Everything you need to know about staying in this little seaside town on the southern tip of Portugal. It’s not an intrepid destination by any means, but it’s damn easy on the eyes!

Getting there

From Lisbon, you can catch a train or bus to Lagos. Personally, we would recommend the bus from Lisbon – quick, painless, and no changes. Pick up your tickets online and then save them in iBooks to present to the bus driver. If travelling by air is your style, the closest airport is Faro, from which you can then jump on a bus or train to reach your final destination.

Staying in Lagos

If you’re there to party, then it’s probably best to stay in the Old Town, where backpackers rocking tans and tattoos congregate around bars like flies on roadkill. There’s a heap of hostels to choose from, but please note this isn’t a cheap town, especially in high season. A bed in a dorm will set you back €20 – €30 at the very least throughout summer, known as high season in Europe.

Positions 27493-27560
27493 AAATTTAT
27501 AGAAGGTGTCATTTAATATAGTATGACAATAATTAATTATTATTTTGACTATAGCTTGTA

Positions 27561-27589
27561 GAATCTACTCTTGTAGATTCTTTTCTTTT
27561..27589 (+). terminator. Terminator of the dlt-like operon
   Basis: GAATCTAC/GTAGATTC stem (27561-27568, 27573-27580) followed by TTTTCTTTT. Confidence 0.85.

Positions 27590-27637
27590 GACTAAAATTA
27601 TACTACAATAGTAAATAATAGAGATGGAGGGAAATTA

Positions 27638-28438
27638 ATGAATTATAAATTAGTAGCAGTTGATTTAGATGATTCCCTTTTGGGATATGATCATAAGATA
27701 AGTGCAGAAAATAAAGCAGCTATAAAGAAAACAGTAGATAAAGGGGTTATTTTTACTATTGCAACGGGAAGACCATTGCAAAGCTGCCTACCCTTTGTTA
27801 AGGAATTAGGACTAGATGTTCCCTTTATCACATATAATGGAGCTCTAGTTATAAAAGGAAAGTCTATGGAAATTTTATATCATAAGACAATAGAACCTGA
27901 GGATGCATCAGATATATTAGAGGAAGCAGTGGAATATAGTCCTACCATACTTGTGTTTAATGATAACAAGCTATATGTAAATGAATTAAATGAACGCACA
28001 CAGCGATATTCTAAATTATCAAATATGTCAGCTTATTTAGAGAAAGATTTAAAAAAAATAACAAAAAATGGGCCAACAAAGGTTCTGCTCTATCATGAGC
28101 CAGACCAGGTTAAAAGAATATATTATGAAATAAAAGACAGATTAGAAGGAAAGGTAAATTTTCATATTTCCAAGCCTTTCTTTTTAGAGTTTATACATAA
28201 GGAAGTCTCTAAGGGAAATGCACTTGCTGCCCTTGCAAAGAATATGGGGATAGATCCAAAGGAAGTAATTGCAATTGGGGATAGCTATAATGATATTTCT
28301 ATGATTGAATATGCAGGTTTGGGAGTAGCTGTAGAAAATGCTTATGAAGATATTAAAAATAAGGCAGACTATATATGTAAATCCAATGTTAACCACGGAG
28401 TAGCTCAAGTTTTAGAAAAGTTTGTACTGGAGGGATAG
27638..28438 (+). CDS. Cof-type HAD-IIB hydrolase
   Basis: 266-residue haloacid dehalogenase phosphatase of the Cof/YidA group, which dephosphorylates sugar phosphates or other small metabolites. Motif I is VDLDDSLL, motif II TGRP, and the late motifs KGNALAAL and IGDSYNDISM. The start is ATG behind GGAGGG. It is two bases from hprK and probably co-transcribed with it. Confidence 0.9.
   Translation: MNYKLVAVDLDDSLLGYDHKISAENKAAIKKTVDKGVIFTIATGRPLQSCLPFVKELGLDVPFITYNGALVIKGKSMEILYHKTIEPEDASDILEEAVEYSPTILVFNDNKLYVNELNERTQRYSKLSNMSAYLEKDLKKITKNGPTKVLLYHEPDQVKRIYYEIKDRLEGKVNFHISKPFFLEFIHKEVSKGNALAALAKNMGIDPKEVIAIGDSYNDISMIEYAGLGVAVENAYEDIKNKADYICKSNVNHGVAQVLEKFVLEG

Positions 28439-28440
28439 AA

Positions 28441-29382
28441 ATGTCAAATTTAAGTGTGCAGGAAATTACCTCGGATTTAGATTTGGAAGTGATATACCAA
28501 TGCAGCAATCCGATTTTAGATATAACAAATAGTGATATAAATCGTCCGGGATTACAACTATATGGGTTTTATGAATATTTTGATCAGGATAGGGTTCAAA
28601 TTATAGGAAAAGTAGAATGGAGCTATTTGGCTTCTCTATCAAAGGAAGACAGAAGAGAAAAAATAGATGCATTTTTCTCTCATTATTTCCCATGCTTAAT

To give you a very clear idea, we stayed in a small guesthouse (if you’re curious, Azelinda’s Guesthouse) for around €50 per night for two, which included a private room, bathroom (shared – the guesthouse has three rooms available, which were frequented by other travelling pairs/couples), lounge room, kitchen and washing machine (sadly broken during our stay) and patchy wi-fi. This was just beyond the town’s castle walls, about a ten minute walk uphill from Lagos’ main strip. It was super convenient as we like to cook to save money and opted to watch the alcohol intake so we could make the most of our days in the Algarve… but possibly not the best location if you’re there to paint the town red. More on this later.

Weather in Lagos